Abnormal chromosome segregation (ACS) during in vitro embryonic development was demonstrated as a promising indicator of embryo viability in mouse ART. When okadaic acid induced severe ACS in bovine IVF embryos, subsequent development decreased. ACS was also observed during the first cleavage in embryos under normal bovine IVF conditions, which exhibited lower blastocyst competence as well.

It has been well documented that the delayed timing of first cleavage is involved in blastocyst formation and pregnancy success. The Japanese researchers also observed a relationship between delayed timing of first cleavage and ACS.

A previous study reported that embryos that cleaved directly into three to four cells (multi-division) at first cleavage have a high incidence of chromosomal abnormalities and a low viability after transfer. The present study confirmed that a multi-PN number was involved in multi-division.

The lag-phase, which occurs in the fourth or fifth cell cycle in which the longer Gap 2 phase is inserted, corresponds to embryonic genome activation in cattle. Previously, the researchers showed that a small number of blastomeres at the lag-phase was related to a higher incidence of apoptosis in blastocysts. Live-cell imaging revealed a relationship between ACS and a low blastomere number at the lag-phase. It has been reported that DNA damage, such as double-strand breaks, may cause ACS and induce apoptosis in embryos, which could be a reason for the high incidence of apoptosis observed.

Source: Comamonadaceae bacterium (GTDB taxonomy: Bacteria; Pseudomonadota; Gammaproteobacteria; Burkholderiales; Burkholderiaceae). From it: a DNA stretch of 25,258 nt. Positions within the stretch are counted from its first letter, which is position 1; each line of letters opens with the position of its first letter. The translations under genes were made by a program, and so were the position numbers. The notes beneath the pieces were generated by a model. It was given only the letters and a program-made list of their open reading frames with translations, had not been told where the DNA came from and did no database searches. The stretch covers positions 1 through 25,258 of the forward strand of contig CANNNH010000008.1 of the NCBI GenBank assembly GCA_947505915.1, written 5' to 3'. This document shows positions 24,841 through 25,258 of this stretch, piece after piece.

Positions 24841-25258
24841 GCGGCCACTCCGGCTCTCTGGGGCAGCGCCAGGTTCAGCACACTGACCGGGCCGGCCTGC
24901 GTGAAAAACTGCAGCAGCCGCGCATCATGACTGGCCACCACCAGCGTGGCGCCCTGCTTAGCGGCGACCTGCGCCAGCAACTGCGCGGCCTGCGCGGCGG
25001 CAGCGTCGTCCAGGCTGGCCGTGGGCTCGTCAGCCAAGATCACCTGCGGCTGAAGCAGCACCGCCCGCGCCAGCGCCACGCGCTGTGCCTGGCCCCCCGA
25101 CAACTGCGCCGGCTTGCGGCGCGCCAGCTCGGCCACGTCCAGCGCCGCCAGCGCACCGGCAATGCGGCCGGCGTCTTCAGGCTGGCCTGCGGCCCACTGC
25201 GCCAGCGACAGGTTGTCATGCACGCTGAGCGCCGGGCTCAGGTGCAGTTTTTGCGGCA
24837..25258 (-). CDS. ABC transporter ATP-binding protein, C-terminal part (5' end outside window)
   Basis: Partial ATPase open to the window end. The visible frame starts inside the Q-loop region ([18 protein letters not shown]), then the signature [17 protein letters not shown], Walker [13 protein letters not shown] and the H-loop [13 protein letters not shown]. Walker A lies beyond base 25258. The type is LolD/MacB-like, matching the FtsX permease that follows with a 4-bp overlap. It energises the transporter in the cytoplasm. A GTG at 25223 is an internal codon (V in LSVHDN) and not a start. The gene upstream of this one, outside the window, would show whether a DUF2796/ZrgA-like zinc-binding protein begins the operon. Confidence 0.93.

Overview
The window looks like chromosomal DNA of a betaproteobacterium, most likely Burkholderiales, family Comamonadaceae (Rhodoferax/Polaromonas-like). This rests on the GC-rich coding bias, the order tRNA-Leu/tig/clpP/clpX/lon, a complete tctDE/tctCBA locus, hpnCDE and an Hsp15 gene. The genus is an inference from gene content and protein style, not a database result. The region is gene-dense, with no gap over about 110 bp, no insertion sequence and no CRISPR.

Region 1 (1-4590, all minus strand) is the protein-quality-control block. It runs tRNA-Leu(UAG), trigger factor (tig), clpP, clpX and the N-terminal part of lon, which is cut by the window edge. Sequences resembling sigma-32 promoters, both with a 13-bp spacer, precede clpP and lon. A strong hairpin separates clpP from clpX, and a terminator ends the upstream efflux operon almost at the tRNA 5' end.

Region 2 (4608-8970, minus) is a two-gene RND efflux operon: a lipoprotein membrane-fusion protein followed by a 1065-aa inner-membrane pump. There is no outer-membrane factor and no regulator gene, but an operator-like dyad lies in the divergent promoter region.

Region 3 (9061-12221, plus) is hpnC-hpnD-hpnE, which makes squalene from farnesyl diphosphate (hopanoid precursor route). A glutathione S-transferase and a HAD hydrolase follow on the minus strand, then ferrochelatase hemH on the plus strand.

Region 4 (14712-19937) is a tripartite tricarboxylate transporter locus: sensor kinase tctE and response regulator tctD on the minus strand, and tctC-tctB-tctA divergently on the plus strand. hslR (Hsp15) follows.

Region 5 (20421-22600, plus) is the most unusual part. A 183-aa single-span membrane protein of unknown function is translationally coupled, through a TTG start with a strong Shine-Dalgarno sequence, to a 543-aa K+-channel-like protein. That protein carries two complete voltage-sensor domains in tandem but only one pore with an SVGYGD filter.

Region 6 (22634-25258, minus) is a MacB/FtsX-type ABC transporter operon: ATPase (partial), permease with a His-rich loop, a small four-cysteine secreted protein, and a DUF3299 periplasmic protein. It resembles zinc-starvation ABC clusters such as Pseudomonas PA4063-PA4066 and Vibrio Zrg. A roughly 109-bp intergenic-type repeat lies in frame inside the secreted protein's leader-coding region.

Scientific Reports

Schematic representation of experimental design from Tokyo University of Agriculture Technology, Tokyo, Japan, of embryos collected from bovine ovaries and evaluated by live-cell imaging. In vitro fertilization was conducted for six hours; mRNA was injected into oocytes, and live-cell imaging was performed for eight days. The number of pronuclei, timing, chromosome segregation, cytokinesis at first cleavage, number of blastomeres at the end of first cleavage and number of blastomeres at the onset of lag-phase were retrospectively observed.

In this study, nuclear/chromosomal abnormalities, such as ACS and an abnormal number of PN, were observed in embryos that were graded as morphologically transferable, regardless of IETS criteria and morphokinetic indicators (MKIs). Thus, it may be difficult to judge nuclear/chromosomal abnormalities based on morphological evaluation. Indeed, karyotyping of blastocysts revealed that 14.3% of in vivo embryos and 12.5% of embryos selected by live-cell imaging contained mixoploids, whereas embryos selected by IETS and MKIs contained mixoploids at 42.9% and 27.6%, respectively. Interestingly, since multi-PN embryos were not included in the MKI-selected embryos, monitoring the embryo development with time-lapse cinematography instead of the morphological “snapshot” evaluation used in accordance with IETS criteria may reduce the risk of selecting embryos with multi-PN, which are clinically discarded from transferrable embryos in human ART.

In conclusion, this live-cell imaging technique could be useful for analyzing the association between nuclear/chromosomal dynamics and embryo development in bovine embryos whose nuclei/PN are not observable by visible light microscopy, the news release said.

The research was funded by the JSPS KAKENHI and Itokinen Research Foundation.